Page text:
The London bureau of Time magazine is losing two thirds of its staff as part of the company’s down-sizing. It is expected that 19 of the 28 people employed in London will have gone by early next year. [Roy Greenslade]
November 27, 2008
November 21, 2008
Enders Analysis forecasts that …the UK print ad market will be the worst hit of all media sectors in 2009, down 21%, with newspaper display ads down 22% and classifieds down about 19%… Growth will not return to the print ad market until some time after 2013.
Do you have enough in the piggy bank to last you until 2013?
November 19, 2008
United Business Media has revealed that print advertising is down by more than 20 per cent in some of the sectors in which it operates. [Press Gazette]
And this wonderful quote:
“Engagement rather than reach is becoming increasingly important as customers focus on outcome-based marketing.”
Translated: advertisers want to pay by results – sales, leads, data – not just have your ad team tell them all about ‘brand awareness’, ‘core market reach’, ‘demographic fit’ etc.
So that’s a big downer on page advertising, but also the lazy web sales: banners at CPM, tenancies and so forth.
November 14, 2008
This week can probably be categorised as the one when the publishing downturn went from being an unspecified threat to being tangible and immediate. Take a look at just some of the headlines of the past few days:
- Haymarket cuts 50 jobs across editorial and advertising teams
- Centaur Media reports double-digit revenue slump
- Emap announces 40 job cuts at magazine division
- Investment Week editor among 30 Incisive redundancies
- House publisher Huveaux warns of further cost-cutting
- Time Out to cut 13 jobs in London
We can expect more at Incisive, a large swathe of job losses at Informa, more from CMP/UBM and, despite their bullishness, some sharp losses at Euromoney. And this is before RBI comes into play: if Reed sell it, costs will be slashed, magazines closed and staff laid off; if they don’t, costs will be slashed, magazines closed….
You’ll have noticed that, apart from Time Out, these are all redundancies at B2B publishers. As mentioned before, the closures and the redundancies will start to kick in at consumer titles after the January issues have gone to bed. All in all, it’s going to be a pretty horrid Christmas and a supremely nasty New Year.
November 13, 2008
News from Haymarket, via Press Gazette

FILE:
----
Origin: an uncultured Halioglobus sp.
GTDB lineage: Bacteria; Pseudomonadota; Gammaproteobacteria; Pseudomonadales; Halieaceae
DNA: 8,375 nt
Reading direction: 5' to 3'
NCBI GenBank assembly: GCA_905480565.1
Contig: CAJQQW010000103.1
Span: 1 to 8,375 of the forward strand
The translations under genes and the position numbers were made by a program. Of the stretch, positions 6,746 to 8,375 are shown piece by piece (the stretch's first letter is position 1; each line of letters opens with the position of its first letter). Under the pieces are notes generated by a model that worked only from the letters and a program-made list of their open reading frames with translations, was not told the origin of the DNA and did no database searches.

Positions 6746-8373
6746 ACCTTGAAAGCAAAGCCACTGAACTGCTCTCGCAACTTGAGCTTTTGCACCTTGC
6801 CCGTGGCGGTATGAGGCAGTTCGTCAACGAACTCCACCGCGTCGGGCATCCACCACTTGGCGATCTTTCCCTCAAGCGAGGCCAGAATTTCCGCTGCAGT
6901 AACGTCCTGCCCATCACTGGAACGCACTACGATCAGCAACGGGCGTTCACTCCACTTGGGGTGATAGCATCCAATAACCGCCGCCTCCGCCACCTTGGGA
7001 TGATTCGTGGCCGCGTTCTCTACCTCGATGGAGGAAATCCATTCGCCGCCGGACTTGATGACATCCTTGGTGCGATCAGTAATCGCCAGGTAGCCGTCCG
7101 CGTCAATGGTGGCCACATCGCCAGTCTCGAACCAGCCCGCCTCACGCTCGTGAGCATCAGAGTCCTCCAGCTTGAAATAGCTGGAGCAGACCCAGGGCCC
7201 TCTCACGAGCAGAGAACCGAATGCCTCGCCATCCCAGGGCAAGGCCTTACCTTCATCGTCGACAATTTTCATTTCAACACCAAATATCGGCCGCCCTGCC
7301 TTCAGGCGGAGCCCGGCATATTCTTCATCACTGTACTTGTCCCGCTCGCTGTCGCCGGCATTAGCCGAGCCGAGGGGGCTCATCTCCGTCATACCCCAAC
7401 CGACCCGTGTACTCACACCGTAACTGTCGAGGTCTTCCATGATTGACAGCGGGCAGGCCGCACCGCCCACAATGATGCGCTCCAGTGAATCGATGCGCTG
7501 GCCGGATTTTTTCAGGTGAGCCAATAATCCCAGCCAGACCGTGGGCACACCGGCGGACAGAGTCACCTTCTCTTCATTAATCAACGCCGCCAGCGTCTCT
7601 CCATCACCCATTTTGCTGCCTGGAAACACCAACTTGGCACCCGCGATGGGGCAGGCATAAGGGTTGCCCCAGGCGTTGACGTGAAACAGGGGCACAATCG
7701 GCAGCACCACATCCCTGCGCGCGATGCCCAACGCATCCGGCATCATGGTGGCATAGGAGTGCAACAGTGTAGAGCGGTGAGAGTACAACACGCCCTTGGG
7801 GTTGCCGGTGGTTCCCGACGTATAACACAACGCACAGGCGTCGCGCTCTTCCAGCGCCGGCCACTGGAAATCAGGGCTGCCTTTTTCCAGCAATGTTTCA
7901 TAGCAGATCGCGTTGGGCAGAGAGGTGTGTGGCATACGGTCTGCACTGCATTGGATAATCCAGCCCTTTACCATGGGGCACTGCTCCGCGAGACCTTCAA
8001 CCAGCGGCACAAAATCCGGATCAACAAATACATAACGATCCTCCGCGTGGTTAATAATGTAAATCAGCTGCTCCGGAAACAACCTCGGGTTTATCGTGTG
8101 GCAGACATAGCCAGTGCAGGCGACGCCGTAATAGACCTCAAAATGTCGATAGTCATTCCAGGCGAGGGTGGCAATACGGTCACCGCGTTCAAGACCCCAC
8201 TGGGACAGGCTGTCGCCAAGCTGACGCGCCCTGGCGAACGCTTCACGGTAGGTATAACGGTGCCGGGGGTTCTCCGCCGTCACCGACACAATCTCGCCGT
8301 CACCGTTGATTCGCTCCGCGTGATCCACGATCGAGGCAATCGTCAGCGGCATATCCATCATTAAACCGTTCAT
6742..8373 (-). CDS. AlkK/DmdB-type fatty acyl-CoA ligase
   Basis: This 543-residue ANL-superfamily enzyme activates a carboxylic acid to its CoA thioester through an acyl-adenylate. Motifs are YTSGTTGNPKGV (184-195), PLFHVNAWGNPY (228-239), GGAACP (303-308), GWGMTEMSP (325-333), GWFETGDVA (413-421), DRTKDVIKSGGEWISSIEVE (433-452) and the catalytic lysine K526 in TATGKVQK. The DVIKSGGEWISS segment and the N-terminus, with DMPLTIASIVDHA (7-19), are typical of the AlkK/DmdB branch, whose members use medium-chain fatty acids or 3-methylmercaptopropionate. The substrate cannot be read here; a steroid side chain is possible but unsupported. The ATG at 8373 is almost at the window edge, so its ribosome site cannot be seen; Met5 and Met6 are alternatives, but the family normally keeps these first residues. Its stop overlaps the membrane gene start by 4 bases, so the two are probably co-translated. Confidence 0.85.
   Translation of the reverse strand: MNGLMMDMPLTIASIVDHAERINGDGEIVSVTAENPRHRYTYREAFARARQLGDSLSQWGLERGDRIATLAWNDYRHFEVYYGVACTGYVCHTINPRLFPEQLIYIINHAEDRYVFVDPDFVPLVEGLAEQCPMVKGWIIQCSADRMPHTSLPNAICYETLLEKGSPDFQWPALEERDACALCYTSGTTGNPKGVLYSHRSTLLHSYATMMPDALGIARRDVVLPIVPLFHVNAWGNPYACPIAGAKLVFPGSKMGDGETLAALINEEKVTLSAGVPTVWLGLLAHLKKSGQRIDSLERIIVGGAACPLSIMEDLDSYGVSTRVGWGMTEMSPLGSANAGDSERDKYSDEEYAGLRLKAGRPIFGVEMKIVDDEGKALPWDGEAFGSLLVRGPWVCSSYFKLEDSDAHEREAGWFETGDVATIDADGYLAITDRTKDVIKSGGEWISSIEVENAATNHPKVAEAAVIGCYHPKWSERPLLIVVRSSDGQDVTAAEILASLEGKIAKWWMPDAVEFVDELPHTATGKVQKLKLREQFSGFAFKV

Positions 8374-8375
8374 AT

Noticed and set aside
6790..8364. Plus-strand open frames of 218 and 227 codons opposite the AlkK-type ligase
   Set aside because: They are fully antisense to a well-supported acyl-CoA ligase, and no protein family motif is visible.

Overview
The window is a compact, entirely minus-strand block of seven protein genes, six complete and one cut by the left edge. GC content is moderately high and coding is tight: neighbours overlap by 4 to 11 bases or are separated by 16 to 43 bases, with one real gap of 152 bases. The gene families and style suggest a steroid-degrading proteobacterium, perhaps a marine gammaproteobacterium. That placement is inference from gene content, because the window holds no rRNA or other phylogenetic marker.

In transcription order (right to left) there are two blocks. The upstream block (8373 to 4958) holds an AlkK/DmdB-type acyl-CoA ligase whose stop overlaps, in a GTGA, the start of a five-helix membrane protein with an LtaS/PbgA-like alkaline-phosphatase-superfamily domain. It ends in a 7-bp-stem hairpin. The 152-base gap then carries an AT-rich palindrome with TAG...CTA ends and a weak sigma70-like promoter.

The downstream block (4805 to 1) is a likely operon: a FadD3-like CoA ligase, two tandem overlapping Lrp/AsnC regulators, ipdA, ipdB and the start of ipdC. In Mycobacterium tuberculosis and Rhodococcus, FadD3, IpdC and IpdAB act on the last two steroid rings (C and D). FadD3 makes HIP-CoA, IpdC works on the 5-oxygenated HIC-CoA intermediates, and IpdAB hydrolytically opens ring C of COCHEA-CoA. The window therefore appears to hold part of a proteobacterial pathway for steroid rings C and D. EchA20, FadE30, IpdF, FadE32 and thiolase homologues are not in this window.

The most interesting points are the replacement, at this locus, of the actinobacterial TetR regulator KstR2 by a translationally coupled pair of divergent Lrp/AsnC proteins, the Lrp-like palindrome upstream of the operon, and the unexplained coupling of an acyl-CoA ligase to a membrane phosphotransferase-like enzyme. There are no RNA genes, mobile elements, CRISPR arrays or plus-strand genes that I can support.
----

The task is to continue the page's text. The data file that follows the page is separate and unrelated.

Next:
Marketing Direct and Promotions & Incentives will cease as print publications and will be “developed as online brands”. The publisher is also considering the closure of Luxury Travel and said it will be consulting with staff and business partners about the title’s future. [i.e. they’ll be closing it soon]
Surprise, surprise. They’re controlled circulation B2B mags.
In years to come the sale of RBI will produce a slew of learned articles on how not to manage corporate divestment. So far we’ve got a process that has become hideously extended, plummeting values and near-panic among Reed Elsevier’s big nobs. Until then, the rest of us can only watch and laugh. The latest instalment is in the FT:
Reed Elsevier admitted on Thursday that the sale of its Reed Business Information subsidiary was uncertain because of difficulties in the credit market. RBI … was also suffering more challenging advertising markets.
November 12, 2008
The latest figures from the regional newspaper group Johnston Press might not seem to have huge significance for our industry, but the self-explanatory headline from the Guardian (Property ad revenue down by nearly half at Johnston Press titles) shows why it does.
November 5, 2008
CMP Information has announced it is to begin redundancy consultations with staff at its Built Environment division – publisher of Building, BD and Property Week.
The new CMPi Built Environment chief executive, Adrian Barrick, briefed the division’s 400 staff this morning about the proposed changes, which he said were in response to the downturn in the construction industry.
From Press Gazette
With property sales and new construction at an all-time low and with commercial property expected to tank very shortly, being the publisher of a bunch of titles on, er, construction and commercial property isn’t a good place to be. The CMPi titles have always tried to play catch up with the market leaders and in a publishing slump that certainly isn’t a good place to be.